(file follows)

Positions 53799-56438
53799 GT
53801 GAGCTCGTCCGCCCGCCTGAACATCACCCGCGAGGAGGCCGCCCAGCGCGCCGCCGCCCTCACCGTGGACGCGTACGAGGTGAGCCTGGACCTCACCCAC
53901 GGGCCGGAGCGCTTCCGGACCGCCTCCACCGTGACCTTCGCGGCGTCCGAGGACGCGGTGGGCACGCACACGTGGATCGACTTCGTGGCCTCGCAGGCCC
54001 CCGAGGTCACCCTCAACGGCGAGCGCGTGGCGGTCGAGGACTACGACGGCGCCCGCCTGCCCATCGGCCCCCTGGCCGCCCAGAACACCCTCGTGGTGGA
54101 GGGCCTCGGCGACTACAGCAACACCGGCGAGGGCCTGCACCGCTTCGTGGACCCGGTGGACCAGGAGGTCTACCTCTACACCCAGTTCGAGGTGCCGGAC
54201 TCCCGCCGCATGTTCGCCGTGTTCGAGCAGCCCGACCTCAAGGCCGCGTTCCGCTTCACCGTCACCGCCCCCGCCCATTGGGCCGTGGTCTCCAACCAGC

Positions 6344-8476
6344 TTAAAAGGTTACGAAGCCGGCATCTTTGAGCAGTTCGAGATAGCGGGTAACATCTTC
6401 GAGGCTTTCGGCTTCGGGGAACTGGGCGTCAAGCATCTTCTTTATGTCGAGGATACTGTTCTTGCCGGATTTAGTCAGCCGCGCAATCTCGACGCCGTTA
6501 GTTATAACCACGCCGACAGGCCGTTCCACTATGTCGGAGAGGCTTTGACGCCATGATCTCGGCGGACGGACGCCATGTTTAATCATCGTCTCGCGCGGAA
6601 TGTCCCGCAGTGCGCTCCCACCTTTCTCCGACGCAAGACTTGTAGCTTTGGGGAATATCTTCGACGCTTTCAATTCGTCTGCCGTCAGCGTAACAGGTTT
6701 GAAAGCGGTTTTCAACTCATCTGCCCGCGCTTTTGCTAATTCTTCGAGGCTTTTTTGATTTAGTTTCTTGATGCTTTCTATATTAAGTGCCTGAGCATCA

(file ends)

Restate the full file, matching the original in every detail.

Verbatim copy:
Positions 53799-56438
53799 GT
53801 GAGCTCGTCCGCCCGCCTGAACATCACCCGCGAGGAGGCCGCCCAGCGCGCCGCCGCCCTCACCGTGGACGCGTACGAGGTGAGCCTGGACCTCACCCAC
53901 GGGCCGGAGCGCTTCCGGACCGCCTCCACCGTGACCTTCGCGGCGTCCGAGGACGCGGTGGGCACGCACACGTGGATCGACTTCGTGGCCTCGCAGGCCC
54001 CCGAGGTCACCCTCAACGGCGAGCGCGTGGCGGTCGAGGACTACGACGGCGCCCGCCTGCCCATCGGCCCCCTGGCCGCCCAGAACACCCTCGTGGTGGA
54101 GGGCCTCGGCGACTACAGCAACACCGGCGAGGGCCTGCACCGCTTCGTGGACCCGGTGGACCAGGAGGTCTACCTCTACACCCAGTTCGAGGTGCCGGAC
54201 TCCCGCCGCATGTTCGCCGTGTTCGAGCAGCCCGACCTCAAGGCCGCGTTCCGCTTCACCGTCACCGCCCCCGCCCATTGGGCCGTGGTCTCCAACCAGC

Positions 6344-8476
6344 TTAAAAGGTTACGAAGCCGGCATCTTTGAGCAGTTCGAGATAGCGGGTAACATCTTC
6401 GAGGCTTTCGGCTTCGGGGAACTGGGCGTCAAGCATCTTCTTTATGTCGAGGATACTGTTCTTGCCGGATTTAGTCAGCCGCGCAATCTCGACGCCGTTA
6501 GTTATAACCACGCCGACAGGCCGTTCCACTATGTCGGAGAGGCTTTGACGCCATGATCTCGGCGGACGGACGCCATGTTTAATCATCGTCTCGCGCGGAA
6601 TGTCCCGCAGTGCGCTCCCACCTTTCTCCGACGCAAGACTTGTAGCTTTGGGGAATATCTTCGACGCTTTCAATTCGTCTGCCGTCAGCGTAACAGGTTT
6701 GAAAGCGGTTTTCAACTCATCTGCCCGCGCTTTTGCTAATTCTTCGAGGCTTTTTTGATTTAGTTTCTTGATGCTTTCTATATTAAGTGCCTGAGCATCA